Tripoli is to launch a $5bn programme to build its first petrochemicals facilities for decades by the end of 2008.
The facilities will be built alongside existing infrastructure at the Ras Lanuf petrochemicals complex and the Marsa el-Brega fertiliser complex, under framework agreements signed earlier this year with the US' Dow Chemicals and Norway's Yara Group (MEED 25:4:07).
“If the joint venture agreements are signed by the first quarter of 2008 as expected, then by the end of 2008 we should be in a position to raise finance for a major upgrade of the complexes,” Ahmed Aoun, projects director of state-owned National Oil Corporation (NOC), told MEED on the sidelines of an oil and gas conference organised by the Libyan British Business Council in London on 21 November.
Dow and NOC will invest an estimated $3-4bn in the development of a range of facilities at Ras Lanuf following the rehabilitation of the existing plant.
“There is not a lot of optimisation work to be done,” says Aoun. “We expect to go straight into major investments for new lines. We plan to install a unit to convert naphtha into ethylene, new ethylene production lines, new polyethylene lines and maybe an ethylene glycol facility.”
The level of investment to be made by Yara and NOC in new ammonia and urea lines at Marsa el-Brega is subject to ongoing feasibility studies, but is likely to be in the range of $1-2bn. The rehabilitation of existing facilities is set to increase the capacity of the complex by up to 25 per cent.
Joint venture agreements for the two projects are on track to be signed by early 2008, says Aoun.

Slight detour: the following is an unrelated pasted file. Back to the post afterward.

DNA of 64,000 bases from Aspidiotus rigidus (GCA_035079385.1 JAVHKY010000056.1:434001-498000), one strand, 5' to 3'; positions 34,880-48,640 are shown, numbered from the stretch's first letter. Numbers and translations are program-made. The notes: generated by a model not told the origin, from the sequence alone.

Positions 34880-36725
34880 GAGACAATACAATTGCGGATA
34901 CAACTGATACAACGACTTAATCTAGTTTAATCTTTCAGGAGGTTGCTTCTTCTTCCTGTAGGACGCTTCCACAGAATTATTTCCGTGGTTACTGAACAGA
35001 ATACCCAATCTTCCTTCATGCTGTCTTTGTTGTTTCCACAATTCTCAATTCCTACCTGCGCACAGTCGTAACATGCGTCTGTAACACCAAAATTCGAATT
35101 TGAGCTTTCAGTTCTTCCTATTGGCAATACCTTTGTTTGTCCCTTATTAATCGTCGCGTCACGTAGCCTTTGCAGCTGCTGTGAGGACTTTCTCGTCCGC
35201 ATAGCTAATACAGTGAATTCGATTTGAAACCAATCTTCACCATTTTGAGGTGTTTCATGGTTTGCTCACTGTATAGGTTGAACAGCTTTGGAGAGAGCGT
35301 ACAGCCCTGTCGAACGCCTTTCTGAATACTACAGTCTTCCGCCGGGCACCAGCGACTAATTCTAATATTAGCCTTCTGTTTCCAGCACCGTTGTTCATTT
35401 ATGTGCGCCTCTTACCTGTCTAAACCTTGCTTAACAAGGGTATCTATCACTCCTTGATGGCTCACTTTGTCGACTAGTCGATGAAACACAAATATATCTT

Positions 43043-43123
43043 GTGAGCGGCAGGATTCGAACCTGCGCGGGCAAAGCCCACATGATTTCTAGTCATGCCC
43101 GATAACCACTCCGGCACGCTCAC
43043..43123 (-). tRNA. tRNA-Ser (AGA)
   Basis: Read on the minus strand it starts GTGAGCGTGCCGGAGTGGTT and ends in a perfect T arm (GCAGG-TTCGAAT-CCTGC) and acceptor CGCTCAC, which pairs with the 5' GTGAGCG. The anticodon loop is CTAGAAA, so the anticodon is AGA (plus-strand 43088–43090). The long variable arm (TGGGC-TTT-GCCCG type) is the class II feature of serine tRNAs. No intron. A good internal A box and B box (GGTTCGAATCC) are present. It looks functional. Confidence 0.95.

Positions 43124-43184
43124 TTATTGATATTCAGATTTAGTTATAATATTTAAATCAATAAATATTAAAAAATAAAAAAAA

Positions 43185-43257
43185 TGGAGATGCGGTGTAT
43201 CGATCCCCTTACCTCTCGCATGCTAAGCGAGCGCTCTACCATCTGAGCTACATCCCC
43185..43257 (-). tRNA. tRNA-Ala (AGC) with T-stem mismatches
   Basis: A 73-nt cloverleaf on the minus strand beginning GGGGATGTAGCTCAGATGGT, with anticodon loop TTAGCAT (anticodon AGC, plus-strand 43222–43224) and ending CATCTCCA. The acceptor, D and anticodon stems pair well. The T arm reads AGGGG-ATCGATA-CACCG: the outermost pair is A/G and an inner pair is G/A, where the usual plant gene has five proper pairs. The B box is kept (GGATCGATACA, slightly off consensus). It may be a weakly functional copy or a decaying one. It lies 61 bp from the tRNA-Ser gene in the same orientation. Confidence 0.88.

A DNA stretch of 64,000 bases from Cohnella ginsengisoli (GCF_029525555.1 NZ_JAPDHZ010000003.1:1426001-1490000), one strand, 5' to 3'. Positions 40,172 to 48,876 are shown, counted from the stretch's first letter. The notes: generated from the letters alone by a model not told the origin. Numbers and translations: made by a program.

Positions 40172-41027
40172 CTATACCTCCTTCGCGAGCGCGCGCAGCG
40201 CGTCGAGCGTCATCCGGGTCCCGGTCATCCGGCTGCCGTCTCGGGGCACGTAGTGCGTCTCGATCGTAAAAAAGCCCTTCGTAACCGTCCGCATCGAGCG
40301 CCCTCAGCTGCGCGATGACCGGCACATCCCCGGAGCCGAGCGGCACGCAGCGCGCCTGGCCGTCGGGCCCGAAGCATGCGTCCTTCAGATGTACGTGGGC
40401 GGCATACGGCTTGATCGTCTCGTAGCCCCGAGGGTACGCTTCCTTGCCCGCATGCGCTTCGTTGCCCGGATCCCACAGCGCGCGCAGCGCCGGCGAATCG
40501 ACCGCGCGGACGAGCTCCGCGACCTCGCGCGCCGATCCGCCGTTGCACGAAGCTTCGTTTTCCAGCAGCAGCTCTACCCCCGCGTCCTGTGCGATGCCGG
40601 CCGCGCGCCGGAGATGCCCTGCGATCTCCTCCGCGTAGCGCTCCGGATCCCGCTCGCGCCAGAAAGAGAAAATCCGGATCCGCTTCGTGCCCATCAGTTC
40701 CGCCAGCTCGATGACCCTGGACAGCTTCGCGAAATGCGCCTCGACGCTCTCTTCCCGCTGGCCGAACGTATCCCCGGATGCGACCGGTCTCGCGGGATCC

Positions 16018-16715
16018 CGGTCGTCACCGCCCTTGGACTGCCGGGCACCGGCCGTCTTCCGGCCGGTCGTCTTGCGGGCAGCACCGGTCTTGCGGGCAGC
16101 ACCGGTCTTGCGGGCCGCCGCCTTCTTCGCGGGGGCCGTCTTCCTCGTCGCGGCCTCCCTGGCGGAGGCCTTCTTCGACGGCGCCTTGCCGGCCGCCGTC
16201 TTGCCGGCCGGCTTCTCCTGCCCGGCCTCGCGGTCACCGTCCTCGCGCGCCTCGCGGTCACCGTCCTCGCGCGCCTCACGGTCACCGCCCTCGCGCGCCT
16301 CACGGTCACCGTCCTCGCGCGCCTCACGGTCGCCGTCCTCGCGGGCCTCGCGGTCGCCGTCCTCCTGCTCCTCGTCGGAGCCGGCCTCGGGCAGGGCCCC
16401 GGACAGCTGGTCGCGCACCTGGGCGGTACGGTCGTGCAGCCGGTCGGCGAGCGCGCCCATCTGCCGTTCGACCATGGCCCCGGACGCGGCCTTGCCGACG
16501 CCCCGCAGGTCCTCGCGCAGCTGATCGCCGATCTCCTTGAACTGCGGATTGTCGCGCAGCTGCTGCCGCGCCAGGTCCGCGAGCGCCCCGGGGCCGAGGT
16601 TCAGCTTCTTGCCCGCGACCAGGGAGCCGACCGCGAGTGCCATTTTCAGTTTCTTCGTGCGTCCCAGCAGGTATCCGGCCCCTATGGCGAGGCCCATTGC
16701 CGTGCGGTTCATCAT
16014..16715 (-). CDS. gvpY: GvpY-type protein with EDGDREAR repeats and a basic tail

“We are now negotiating a range of detailed agreements, including acquisition [of existing facilities], feedstock and joint venture agreements,” he says. “We expect to finish by the first quarter.”
Under the proposed agreements, NOC will hand the existing assets over to the new joint venture companies, while Yara and Dow will each contribute a sum of cash equal to the value of these assets. The complexes are estimated to be worth about $300m each, says Aoun.
“The aim of the new policy is to invite investment into the downstream sector and liberate oil and gas revenues for infrastructure projects to create sustainable revenues and new jobs in sectors such as tourism and fisheries,” he says.
The existing facilities at Marsa el-Brega, which were built in the late 1970s, produce 700,000 tonnes a year (t/y) of ammonia and 900,000 t/y of urea.
Products produced at Ras Lanuf, which was commissioned in 1987, include ethylene, polypropy-lene and polyethylene.
The upgrades of facilities at both locations are subject to further studies and are also dependent on international gas prices.
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